According to Wikipedia:
“In finance, a derivative is a special type of contract that derives its value from the performance of an underlying entity. This underlying entity can be an asset, index, or interest rate, and is often called the “underlying”. Derivatives can be used for a number of purposes – including insuring against price movements (hedging), increasing exposure to price movements for speculation or getting access to otherwise hard to trade assets or markets.
Some of the more common derivatives include futures, forwards, swaps, options, and variations of these such as caps, floors, collars, and credit default swaps. Most derivatives are traded over-the-counter (off-exchange) or on an exchange such as the Chicago Mercantile Exchange, while most insurance contracts have developed into a separate industry. Derivatives are one of the three main categories of financial instruments, the other two being equities (i.e. stocks or shares) and debt (i.e. bonds and mortgages).
Derivatives are used for the following:
- Hedge or mitigate risk in the underlying, by entering into a derivative contract whose value moves in the opposite direction to their underlying position and cancels part or all of it out
- Create option ability where the value of the derivative is linked to a specific condition or event (e.g. the underlying reaching a specific price level)
- Obtain exposure to the underlying where it is not possible to trade in the underlying (e.g. weather derivatives)
- Provide leverage (or gearing), such that a small movement in the underlying value can cause a large difference in the value of the derivative
- Speculate and make a profit if the value of the underlying asset moves the way they expect (e.g. moves in a given direction, stays in or out of a specified range, reaches a certain level)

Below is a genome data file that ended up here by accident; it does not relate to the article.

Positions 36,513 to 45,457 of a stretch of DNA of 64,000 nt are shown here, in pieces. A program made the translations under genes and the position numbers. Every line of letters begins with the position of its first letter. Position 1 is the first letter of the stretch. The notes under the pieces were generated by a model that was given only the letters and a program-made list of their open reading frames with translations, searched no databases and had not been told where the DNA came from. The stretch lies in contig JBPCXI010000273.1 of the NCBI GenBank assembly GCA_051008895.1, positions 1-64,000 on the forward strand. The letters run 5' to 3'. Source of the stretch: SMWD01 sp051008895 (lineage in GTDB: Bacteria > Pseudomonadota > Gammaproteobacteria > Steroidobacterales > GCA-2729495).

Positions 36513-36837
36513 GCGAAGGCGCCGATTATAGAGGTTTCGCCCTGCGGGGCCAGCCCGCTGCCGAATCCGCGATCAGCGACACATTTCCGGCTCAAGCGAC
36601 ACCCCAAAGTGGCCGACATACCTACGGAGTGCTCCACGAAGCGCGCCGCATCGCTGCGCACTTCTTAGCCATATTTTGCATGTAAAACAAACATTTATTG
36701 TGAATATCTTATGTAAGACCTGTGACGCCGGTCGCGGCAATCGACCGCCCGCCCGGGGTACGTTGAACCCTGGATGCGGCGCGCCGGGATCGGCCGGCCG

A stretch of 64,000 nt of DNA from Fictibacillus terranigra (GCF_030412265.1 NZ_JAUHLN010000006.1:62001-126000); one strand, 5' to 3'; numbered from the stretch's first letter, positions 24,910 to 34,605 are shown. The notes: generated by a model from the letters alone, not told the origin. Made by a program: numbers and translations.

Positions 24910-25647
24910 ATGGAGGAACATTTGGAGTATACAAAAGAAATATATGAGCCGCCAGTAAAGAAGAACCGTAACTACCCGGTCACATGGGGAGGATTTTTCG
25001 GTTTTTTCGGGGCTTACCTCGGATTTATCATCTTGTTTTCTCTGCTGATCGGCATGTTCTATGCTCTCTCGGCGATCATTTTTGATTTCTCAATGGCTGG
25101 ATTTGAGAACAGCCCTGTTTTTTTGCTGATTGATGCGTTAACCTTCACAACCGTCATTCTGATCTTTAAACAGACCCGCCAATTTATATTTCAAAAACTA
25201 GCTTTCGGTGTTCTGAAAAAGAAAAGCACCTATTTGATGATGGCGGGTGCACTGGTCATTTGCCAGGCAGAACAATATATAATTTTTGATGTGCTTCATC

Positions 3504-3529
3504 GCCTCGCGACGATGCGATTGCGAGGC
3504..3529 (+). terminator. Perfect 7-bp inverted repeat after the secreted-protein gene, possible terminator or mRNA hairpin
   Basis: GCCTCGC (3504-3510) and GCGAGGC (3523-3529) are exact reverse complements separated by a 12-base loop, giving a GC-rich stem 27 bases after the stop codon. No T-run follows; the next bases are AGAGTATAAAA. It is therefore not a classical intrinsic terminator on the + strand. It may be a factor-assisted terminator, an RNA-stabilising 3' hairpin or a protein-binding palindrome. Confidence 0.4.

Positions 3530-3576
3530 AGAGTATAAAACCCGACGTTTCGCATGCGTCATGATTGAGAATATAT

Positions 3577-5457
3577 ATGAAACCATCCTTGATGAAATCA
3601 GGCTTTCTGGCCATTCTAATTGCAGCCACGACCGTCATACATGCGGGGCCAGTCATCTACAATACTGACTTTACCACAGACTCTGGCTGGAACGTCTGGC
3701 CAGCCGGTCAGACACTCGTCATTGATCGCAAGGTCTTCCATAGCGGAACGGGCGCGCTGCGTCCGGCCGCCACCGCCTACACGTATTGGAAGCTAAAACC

- Switch asset allocations between different asset classes without disturbing the underlying assets, as part of transition management
- Avoid paying taxes. For example, an equity swap allows an investor to receive steady payments, e.g. based on LIBOR rate, while avoiding paying capital gains tax and keeping the stock.”
Given the broad usage of derivatives and the size of the derivatives market, it is interesting to conceive new derivatives. In particular, it is possible to construct derivatives based on the complexity of an underlying as well as on the rate of complexity. Below are a few examples of a trivial complexity derivative based on the following stocks: GE, CAT, PFE, BA, DIS, TRV, INTC, MMM, NKE and MRK.
Building derivatives based on complexity is simple and has a tremendous advantage: it produces a direct measure of its own complexity. Derivatives are said to be highly complex hence potentially dangerous. While this may be true, it is unclear how similar statements may be substantiated without actually measuring the complexity of derivatives! There may in fact exist financial products the dynamics of which may be more complex than that of some derivatives.
More elaborate complexity derivatives may be established based on the rate of change of complexity, D = dC(t)/dt, i.e. a derivative of complexity versus time.
Derivatives may also be constructed using as underlying a market index. The example below illustrates the evolution of complexity of the S&P index over a decade. It is interesting to note how complexity is increasing but at a slowing pace. This may point to a ‘saturation’ of the system.
The creation of complexity-based derivatives may also allow regulators to do the following:
1. Classify, rank and rate the complexity and resilience of derivatives. Establish maximum allowable levels of complexity and minimum allowable resilience of financial products. Products with low resilience contribute to making the system (economy) more fragile.
2. Once the most complex (dangerous) derivatives have been identified, they should be withdrawn progressively from circulation in order to reduce the fragility of the global financial system.
The hallmark of modern finance is complexity. Why not trade complexity?